The last 4 columns reference blog posts that players will encounter within the game. These posts are written by a real biologist named Jane Van Susteren, who plays a character named Jane Eastwood within the game. When most of the class has seen the blog post, we encourage discussion on the topic that’s covered. Use the next section as a guide to get you started.

  • Discussion topics

    At the start of the game

    Q (Astronomy and Physics): A mission to an extrasolar planet would be so cool! Why haven’t we done this in real life?

    A: We can’t get there fast enough. Our planet orbits Epsilon Eridani, which is about 10.5 light years from here. If we were to travel at the speed of the Voyager probes -- 17km per second -- it would still take about 180,000 years to reach that star system. The closest known exoplanet orbits Alpha Centauri at a distance of 4.36 light years. At the speed of the Voyager probes, that’s still 77,000 years.

    Also, communications would be a big problem. Radio communications are limited at the speed of light, so a round-trip message to Epsilon Eridani would take 21 years and a round-trip message to Alpha Centauri would take 8.7 years.

    After most of the class has seen blog post 1, an introduction to exobiology

    Q (Biology): What are the essential characteristics of life that we might expect to see if we were to find creatures on another planet?

    A: The ability to harness energy (could be through photosynthesis, chemical reactions, or something else), the ability to grow, and the ability to reproduce.

    Follow-up Q (Biology): Where do species on Earth get their energy? Are there species on Earth that violate the energy patterns that we typically see?

    A: Plants get their energy from the sun and animals get their energy by eating plants or other animals. But even on Earth, creatures can get energy from a variety of different sources. For instance, there are extremophiles (organisms that live in extreme conditions) that get their energy directly from inorganic mineral compounds.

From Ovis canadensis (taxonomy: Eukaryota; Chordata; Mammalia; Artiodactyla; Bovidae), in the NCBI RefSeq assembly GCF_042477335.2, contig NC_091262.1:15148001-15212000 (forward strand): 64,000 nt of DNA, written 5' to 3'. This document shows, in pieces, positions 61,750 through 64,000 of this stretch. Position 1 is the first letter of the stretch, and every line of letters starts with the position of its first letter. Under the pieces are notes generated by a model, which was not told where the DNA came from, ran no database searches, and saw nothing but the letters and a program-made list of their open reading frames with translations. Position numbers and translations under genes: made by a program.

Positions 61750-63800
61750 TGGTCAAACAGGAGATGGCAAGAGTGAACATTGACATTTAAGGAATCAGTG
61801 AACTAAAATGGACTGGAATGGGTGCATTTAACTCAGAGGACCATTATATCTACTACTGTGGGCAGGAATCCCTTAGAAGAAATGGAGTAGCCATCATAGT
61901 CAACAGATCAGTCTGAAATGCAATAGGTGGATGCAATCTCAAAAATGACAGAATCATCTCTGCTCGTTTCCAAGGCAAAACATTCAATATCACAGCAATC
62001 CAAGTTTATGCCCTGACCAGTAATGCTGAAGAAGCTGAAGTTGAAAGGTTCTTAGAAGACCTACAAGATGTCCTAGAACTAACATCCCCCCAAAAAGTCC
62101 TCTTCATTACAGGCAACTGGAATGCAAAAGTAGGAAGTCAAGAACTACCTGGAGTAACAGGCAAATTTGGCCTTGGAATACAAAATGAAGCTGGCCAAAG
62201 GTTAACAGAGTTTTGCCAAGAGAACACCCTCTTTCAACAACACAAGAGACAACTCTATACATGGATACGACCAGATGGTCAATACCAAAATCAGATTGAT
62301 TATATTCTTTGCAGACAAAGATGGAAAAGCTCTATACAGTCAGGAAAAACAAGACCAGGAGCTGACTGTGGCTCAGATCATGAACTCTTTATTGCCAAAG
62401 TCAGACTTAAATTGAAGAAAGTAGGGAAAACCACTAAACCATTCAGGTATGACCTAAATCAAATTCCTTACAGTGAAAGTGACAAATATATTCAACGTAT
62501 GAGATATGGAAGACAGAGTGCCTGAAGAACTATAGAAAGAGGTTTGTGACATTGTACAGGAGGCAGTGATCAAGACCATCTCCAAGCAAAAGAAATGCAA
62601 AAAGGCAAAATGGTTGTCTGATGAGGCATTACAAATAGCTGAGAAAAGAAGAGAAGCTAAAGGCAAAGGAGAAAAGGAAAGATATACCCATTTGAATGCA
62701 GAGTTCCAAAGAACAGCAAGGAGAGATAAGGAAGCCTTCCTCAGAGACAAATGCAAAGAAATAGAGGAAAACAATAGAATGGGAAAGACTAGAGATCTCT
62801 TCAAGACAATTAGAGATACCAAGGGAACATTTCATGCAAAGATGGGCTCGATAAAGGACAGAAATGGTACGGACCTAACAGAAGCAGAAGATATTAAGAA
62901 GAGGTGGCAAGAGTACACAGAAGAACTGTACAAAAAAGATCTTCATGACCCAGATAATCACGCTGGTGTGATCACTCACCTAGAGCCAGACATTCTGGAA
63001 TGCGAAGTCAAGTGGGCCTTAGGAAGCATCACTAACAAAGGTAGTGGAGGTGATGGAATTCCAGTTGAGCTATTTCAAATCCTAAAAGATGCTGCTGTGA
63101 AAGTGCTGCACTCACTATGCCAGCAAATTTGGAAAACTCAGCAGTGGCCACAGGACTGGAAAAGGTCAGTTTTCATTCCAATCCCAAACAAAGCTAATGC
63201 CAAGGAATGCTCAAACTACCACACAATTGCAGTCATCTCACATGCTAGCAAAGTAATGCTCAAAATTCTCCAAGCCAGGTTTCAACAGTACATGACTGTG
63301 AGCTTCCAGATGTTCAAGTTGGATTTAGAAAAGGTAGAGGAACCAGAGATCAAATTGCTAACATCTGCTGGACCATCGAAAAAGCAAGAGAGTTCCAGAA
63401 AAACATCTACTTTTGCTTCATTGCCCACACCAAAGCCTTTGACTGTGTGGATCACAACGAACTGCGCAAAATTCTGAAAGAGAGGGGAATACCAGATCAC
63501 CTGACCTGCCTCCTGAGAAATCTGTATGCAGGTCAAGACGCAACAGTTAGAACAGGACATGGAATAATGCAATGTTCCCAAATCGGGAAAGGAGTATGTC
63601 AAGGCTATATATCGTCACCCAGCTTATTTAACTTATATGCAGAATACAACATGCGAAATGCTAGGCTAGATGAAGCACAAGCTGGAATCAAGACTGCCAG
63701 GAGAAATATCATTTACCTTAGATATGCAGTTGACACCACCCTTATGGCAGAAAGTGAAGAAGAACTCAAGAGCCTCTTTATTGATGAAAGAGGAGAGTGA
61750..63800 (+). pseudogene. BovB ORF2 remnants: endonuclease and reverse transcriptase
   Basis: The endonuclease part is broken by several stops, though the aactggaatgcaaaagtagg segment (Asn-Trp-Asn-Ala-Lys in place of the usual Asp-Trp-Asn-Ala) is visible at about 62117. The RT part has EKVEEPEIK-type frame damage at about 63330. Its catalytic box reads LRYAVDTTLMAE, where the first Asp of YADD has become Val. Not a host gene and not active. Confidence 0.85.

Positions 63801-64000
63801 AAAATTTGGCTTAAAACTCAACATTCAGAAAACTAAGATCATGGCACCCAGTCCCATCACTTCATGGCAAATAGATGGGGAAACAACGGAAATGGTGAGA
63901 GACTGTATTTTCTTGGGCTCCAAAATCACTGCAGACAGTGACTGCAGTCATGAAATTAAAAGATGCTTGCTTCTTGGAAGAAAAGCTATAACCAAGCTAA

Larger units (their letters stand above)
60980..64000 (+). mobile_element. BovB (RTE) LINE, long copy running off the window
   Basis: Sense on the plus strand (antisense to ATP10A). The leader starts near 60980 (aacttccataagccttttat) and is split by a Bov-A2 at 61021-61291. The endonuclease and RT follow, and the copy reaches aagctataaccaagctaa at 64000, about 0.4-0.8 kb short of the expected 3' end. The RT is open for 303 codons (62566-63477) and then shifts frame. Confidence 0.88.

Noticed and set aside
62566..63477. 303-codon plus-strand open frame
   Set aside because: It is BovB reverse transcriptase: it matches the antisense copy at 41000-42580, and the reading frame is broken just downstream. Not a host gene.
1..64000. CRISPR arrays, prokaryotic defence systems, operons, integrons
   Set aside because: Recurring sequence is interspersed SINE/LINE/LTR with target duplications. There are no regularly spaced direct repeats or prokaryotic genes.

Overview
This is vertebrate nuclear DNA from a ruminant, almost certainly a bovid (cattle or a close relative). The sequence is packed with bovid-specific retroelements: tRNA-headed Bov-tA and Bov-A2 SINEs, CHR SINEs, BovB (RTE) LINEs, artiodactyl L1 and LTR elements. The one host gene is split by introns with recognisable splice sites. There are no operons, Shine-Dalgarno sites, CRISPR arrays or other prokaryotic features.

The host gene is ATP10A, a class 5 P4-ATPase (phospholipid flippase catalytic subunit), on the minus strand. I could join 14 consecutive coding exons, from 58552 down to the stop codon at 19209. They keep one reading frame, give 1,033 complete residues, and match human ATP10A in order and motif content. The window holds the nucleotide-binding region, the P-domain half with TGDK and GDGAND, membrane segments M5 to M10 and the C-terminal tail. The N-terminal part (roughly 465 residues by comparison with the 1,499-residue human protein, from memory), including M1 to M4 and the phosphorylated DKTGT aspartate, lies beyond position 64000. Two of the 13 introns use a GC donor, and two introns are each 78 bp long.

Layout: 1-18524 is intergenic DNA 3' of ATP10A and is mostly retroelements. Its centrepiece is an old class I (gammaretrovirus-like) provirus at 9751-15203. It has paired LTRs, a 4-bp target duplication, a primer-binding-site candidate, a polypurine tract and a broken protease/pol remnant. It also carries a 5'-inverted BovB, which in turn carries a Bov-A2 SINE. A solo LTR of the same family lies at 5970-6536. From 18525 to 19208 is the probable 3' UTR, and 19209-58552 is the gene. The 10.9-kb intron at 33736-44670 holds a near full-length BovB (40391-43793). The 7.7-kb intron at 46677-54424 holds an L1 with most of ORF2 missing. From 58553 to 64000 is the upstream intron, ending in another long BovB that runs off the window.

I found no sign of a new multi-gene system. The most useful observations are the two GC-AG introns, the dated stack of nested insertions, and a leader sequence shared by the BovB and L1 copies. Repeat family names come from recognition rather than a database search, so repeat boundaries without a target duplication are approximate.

Q (Biology): In one of your first missions, the team biologist Jane Eastwood explains you that it would be incorrect to refer to any of the species that you see on Epsilon Eridani e as “plants” and encourages you to instead use a term that she makes up -- “photobionts”. They look like plants, so why isn’t it scientifically correct to call them plants?

    A: Species in the plant kingdom on Earth are all related to a common evolutionary ancestor. Since the species on Epsilon Eridani e have evolved independently, they don’t share any of the ancestors of the plant kingdom.

    Q (Biology): Almost none of the species on Epsilon Eridani e are green in color. Why is this surprising and what might be your hypothesis about how species get energy for life?

    A: On Earth, chlorophyll a is one of the principle molecules used for photosynthesis. It reflects a green color, giving plants their characteristic green look. Since we don’t see green on Epsilon Eridani e, we can hypothesize that the species get their energy from somewhere else -- it could be a different molecule that they use for photosynthesis, or it might be that they get their energy from some other source entirely.

    After most of the class has seen blog post 2, visual techniques for biological classification